It strikes with no apparent warning; No fault of the individual, despite what the world may think. This isn’t about past life regression either. Nor is the individual possessed by a wayward spirit.
This is about a malaise that we are coming to terms with. Mental illness sees many manifestations with depression probably being the most known of all. Unexplained anxiety, bipolar behaviour, mania, obsessive compulsive disorders, schizophrenia and kleptomania are fairly common in today’s world. We shy from discussing mental illness. We brand the individual insane, lazy, attention grabbers and indifferent, without realising the unexplained and uncontrollable trauma the patient goes through.
For us at Pune365, the human being is of paramount importance and we will do our bit to reach out to every individual who needs a friend to cope with life. We know there is hope and there is a cure be it depression, bipolar disorder, mania or anything else…
When it comes to mental health, there are various treatments available depending on the person affected and the condition at hand. For example, some people choose to seek out therapy sessions and, alternatively, people who struggle with stress and anxiety sometimes turn to several natural methods such as using cannabis.
If you would like to learn more about using cannabis as a treatment for your mental health condition, before you order weed online you might want to do some research into how the health boosting properties of marijuana could have an impact on your well being.
Ultimately, our team spoke to a cross-section of people in Pune including experts as well as people who have successfully battled depression to justify our belief that there is always light at the end of the seemingly never ending tunnel..
Smita Deo, Chef
Right on Day One I knew something was wrong with me. Suddenly, one day I couldn’t get out of bed. I knew something was wrong but couldn’t figure out what. Being a chef I could not enter my kitchen; I would panic at the door. I’m a very jovial and active person and being in such a state where I felt like ending my life meant that something was drastically wrong. So, the first week I was given medication to reduce my anxiety, but it didn’t help. Finally, after a torturous month I went to a psychiatrist.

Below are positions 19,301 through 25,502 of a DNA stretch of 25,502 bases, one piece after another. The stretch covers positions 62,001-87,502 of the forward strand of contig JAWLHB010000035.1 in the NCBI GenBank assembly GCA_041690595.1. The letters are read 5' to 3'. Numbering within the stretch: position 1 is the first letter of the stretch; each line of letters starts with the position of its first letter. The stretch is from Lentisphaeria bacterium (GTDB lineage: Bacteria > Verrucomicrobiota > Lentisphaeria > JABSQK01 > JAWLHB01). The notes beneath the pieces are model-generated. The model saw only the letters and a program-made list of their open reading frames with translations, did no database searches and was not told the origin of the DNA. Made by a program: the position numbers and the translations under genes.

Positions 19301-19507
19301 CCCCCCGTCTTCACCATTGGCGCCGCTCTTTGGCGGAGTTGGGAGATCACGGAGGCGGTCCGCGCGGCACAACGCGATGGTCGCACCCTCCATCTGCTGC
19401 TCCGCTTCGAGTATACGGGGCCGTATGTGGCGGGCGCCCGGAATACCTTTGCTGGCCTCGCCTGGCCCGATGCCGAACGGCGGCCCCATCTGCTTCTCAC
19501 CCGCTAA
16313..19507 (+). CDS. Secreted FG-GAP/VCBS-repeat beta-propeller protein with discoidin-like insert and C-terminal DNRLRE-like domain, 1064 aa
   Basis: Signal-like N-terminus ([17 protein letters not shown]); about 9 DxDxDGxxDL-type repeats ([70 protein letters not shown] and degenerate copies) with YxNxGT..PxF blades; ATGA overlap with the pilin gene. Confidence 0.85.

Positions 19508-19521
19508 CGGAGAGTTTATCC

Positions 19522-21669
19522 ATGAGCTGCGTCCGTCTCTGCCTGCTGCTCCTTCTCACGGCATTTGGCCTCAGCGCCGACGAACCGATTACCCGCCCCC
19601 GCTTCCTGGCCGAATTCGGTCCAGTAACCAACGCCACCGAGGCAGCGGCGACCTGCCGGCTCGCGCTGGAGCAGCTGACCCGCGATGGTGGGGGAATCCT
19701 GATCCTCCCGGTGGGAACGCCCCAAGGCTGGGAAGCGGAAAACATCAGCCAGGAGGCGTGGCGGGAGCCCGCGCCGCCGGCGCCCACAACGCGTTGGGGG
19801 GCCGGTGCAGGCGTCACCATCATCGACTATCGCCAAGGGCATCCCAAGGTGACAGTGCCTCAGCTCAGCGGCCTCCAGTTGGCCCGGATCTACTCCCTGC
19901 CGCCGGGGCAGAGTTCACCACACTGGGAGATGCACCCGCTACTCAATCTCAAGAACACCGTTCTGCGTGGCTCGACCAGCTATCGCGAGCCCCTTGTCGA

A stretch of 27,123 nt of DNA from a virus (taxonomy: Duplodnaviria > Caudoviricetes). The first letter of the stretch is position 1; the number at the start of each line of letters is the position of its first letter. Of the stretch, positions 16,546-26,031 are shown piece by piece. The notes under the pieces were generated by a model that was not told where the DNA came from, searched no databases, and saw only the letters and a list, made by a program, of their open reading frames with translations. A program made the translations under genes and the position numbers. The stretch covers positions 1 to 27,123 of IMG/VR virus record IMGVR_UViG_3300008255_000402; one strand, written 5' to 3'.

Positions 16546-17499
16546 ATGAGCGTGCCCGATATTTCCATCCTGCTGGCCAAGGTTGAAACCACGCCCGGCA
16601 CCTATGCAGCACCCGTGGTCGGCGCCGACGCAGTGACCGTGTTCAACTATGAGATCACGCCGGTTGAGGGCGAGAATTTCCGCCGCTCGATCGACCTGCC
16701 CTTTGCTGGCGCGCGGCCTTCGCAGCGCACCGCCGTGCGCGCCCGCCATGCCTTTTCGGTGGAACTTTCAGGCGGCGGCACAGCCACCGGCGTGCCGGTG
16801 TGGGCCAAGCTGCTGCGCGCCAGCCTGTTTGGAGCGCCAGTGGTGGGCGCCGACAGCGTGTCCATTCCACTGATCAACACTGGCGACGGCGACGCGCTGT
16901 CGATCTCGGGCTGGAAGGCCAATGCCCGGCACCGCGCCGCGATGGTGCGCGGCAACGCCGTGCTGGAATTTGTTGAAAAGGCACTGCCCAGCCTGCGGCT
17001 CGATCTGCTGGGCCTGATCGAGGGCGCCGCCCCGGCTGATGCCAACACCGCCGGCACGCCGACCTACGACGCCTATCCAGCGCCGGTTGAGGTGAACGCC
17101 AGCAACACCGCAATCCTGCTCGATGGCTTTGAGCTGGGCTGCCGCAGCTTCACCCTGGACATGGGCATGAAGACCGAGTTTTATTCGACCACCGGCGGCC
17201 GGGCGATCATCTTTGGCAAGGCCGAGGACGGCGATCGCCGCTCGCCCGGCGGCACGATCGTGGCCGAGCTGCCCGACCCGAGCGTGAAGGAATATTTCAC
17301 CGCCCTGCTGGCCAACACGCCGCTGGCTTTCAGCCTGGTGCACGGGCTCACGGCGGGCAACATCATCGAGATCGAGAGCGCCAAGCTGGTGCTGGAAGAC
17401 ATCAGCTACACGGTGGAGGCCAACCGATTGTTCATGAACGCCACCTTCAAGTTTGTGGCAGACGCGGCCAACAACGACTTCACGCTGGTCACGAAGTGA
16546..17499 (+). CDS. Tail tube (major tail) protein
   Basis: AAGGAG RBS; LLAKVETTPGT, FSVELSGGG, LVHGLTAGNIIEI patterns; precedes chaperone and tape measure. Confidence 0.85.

Many people thought it’s an attention seeking problem or an attention deficit. Imagine, my biggest issue was to make people believe that I was going through depression. People would tell me, “Oh it’s just a bad phase. Keep yourself busy it will be fine.”
Family and friends play an important role when one is going through depression. The most important thing is you need to be patient with the person, just hear them out. They may seem repetitive or irritating but you need to just lend them an ear, they are helpless and dying to be heard. I have lost a number of dear friends while I was going through depression as they thought I was irritating. Also, it is essential for the spouse also to provide support by accompanying them to counselling so that they know how to make the situation better for themselves as well as the depressed person.
Vaishnavi Suresh, Student
When it all started, I just thought that I was going through a bad phase. I kept doubting that there was something wrong with my mental health. A friend of mine who studies psychology told me that I was showing clear signs of depression and urged me to seek help. I ignored the advice and turned to self-harm and that’s when I realised that I needed help.
My parents were very supportive but at the same time, it was difficult for them because they were in a different city and they kept calling my friends to check up on me. They never took it lightly and they gave me importance. They respected my decisions.